Disclaimer: I don't own the Hardy Boys, not making any money, just cheap thrills.
Warnings: Angst, disturbing imagery, innuendo, violence
Summary: It was meant to bring them business. A regional magazine, a small article and their new agency would gain attention and clients. Attention it brought!
"I can't believe you did that Joe," Frank slammed the office door. Storming past a stunned Ethel Radley the elder Hardy made a beeline for his private office.
"Oh come on Frank," Joe called after him. "Hi Ethel," he said in passing as he hurried after his brother.
Ethel wondered, not for the first time, if coming to work for the younger detectives had been such a good idea. Surely remaining a housewife wouldn't have been so bad. She shook her head. The offer from Fenton's sons had been a godsend. Never having children of her own she had become bored as a housewife, especially with her husband often away working on cases with his own partner.
Unfortunately spending years building a home for her and Sam hadn't given her many marketable skills. She had been considering volunteering as Laura did when Frank and Joe had decided to open their own agency rather than continuing to work for their father. Knowing Ethel had helped Sam with his files occasionally and needing a secretary they could trust they asked her if she would be interested in the job. Ethel had jumped at the chance. At the moment she could hear the boys arguing in Frank's office, though she couldn't understand everything they were saying, most of it being muffled by the closed door. She shook her head in bemusement; at least work was rarely dull with those two in charge.
"I knew agreeing to this article was a bad idea," Frank glared at his younger brother. When they had been approached by the magazine about including the Hardy Detective Agency, not to be confused with Hardy and Radley, in a series on up and coming businesses Frank had resisted. He didn't mind publicity, really he didn't, but the magazine in question was known for fluff pieces and he wasn't sure a profile of their business in its pages would really be helpful. Actually he was very much afraid it would be detrimental to business. How could anybody take them seriously when they were being written about in a regional version of People magazine.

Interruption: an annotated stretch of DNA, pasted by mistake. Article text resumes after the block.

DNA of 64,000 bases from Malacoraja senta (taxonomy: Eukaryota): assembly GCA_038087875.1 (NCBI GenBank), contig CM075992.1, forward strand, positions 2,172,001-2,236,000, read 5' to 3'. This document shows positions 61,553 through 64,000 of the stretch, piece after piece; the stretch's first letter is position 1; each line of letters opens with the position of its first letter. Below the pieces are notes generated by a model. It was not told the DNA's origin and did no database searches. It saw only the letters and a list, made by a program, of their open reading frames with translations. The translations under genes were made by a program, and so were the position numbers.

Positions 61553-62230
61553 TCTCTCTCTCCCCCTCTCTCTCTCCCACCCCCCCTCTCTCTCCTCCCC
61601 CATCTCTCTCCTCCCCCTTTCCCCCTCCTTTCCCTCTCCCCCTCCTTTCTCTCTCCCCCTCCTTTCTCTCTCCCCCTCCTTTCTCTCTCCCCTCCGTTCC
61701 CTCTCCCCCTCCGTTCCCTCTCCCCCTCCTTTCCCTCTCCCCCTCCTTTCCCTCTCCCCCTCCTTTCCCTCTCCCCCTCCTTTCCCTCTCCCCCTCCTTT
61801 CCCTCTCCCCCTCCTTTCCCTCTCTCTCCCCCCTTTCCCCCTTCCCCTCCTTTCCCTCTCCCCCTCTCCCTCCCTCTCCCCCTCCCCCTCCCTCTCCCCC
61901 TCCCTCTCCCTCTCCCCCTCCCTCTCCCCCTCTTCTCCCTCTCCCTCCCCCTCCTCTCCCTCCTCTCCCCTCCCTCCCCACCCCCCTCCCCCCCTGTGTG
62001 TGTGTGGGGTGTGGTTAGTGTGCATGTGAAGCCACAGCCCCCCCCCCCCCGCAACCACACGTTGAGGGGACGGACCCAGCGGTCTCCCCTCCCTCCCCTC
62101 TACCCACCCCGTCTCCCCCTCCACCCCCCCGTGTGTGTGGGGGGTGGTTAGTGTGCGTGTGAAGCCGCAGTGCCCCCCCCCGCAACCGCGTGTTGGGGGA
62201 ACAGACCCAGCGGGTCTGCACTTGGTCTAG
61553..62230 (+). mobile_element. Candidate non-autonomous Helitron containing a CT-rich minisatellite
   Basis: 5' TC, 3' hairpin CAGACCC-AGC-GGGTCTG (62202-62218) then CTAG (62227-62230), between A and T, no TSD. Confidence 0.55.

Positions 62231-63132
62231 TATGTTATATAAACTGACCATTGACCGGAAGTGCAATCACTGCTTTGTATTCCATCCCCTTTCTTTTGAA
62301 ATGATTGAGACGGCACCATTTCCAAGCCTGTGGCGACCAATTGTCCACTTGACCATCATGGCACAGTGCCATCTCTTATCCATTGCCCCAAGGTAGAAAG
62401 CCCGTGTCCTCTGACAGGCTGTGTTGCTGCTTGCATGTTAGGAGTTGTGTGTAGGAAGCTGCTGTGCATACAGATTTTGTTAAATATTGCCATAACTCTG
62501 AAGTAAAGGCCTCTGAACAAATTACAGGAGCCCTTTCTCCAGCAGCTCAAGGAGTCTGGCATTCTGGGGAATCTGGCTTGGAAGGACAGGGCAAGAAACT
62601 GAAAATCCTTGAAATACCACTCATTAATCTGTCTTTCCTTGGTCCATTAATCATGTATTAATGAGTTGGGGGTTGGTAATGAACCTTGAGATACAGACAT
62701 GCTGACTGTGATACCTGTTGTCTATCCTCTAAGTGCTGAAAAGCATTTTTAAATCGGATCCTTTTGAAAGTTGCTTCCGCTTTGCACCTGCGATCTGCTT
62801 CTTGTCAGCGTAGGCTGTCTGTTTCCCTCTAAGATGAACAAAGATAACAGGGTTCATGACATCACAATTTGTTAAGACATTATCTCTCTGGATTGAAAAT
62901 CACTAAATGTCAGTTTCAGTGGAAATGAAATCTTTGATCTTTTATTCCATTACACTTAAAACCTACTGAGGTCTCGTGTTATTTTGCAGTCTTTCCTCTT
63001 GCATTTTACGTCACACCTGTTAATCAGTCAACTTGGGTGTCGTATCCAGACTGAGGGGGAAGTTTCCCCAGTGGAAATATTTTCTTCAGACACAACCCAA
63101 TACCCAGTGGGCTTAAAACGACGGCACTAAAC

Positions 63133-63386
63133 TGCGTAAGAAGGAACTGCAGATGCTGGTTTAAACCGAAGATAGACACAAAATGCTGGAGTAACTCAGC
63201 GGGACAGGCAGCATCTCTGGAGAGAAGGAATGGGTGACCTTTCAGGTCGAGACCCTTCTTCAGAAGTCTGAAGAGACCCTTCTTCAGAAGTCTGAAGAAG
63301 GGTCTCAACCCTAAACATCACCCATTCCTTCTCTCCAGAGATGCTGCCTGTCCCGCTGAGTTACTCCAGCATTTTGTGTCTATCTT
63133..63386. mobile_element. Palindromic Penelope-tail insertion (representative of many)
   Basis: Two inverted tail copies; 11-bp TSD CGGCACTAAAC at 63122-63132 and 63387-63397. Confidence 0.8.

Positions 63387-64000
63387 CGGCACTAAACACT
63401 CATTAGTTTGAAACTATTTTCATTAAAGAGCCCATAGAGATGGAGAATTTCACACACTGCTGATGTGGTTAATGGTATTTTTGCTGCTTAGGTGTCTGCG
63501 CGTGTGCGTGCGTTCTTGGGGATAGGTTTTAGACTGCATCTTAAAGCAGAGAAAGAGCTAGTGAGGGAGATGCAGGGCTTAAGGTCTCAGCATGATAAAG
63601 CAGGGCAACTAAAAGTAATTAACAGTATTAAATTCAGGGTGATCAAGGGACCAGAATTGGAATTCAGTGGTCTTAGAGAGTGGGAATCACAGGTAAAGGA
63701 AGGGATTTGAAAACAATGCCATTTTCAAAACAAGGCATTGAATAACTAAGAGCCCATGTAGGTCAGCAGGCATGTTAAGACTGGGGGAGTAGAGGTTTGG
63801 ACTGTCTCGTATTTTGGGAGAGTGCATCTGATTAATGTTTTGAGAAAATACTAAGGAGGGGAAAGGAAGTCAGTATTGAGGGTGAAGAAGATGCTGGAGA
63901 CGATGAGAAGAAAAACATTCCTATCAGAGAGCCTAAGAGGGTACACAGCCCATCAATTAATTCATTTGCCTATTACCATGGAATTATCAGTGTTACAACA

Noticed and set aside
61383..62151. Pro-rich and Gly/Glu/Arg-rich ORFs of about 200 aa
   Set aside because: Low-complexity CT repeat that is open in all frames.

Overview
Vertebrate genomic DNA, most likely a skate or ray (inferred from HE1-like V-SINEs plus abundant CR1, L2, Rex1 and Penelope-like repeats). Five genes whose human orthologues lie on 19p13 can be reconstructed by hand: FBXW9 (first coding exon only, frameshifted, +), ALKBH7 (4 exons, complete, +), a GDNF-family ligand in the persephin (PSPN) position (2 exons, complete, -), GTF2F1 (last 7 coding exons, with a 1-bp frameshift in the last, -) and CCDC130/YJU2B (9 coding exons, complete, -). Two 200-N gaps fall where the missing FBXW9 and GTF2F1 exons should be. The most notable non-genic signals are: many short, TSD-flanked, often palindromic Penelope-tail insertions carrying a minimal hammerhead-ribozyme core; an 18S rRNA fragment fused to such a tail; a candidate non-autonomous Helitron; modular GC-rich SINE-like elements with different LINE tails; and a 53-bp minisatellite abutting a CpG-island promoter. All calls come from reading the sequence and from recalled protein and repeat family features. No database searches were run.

"It'll bring attention to the agency," Joe said, not for the first time. He really didn't see what the big deal was. So the magazine wasn't dedicated to law enforcement, it would help get their names out there. More importantly it would help them break away from their father's shadow. Joe was proud of his father and he definitely recognized the doors Fenton Hardy's name had opened for them but he was 24 and his brother 25, it was time for them to prove themselves on their own merits. He, for one, didn't want to spend the rest of his life being known only as Fenton Hardy's son; given respect more for his father's name than his own accomplishments. He thought Frank wanted the same thing.
"Yeah Joe, but what kind of attention?" Frank closed his eyes, pinching the bridge of his nose in hopes of staving off the headache that was rapidly forming. "You knew I didn't want an article on us in that magazine but you talked me into it. You promised Joe, promised, that the interview would stick to the agency and what our professional goals are."
Joe ducked his head. "I didn't know they were going to ask personal questions Frank."
Frank turned an incredulous stare upon his younger brother.
Joe flinched. "What was I supposed to do? She asked, it would have been rude not to answer."
"Oh and I suppose the fact that she was pretty had nothing to do with it? They sure knew what they were doing when they sent her to conduct the interview." Frank grabbed a bottle of water form the small fridge in his office and flopped into his chair. "Why didn't you just tell her that we wanted to focus the interview on the business?" Frank held up his hand, "No, don't bother I already know the answer. A pretty girl asked about your personal life and you just couldn't wait to let her know you were single and looking. That was bad enough Joe, since it was supposed to be an interview about the business, but why in the hell did you have to tell her we were both single and looking?"
"Well we are," Joe defended, crossing his arms over his chest.
"No Joe, you are," Frank countered.
"I know you're not seeing anybody Frank."
"I didn't say I was."
"Jesus Frank, you're only 25, live a little!"
"My life is just fine the way it is little brother."
"I don't get you Frank, I really don't get you. Most guys your age would be thrilled to have their pictures in a magazine, getting attention from women, but not you. No, my brother would rather act like some dried up old man than a young guy in the prime of his life." Shaking his head Joe headed for the door. He stopped with his hand on the handle and looked back at his brother. "Tell you what Frank if you get any women trying to get your attention because of that article feel free to send them my way."
Joe was gone before Frank had a chance to reply. He wasn't a monk, no matter what Joe might think. He was as interested in women as any other red-blooded male he just preferred to meet them the old-fashioned way, not by essentially taking out a personal ad in a magazine. The article would appear in the next issue of the magazine which wouldn't go on sale for another two weeks; maybe he could talk the editor into leaving out the personal information.
A/N: I know there wasn't any angst, violence, etc. in this chapter but we will get there eventually. In the meantime I hope y'all will enjoy the fun aspects.
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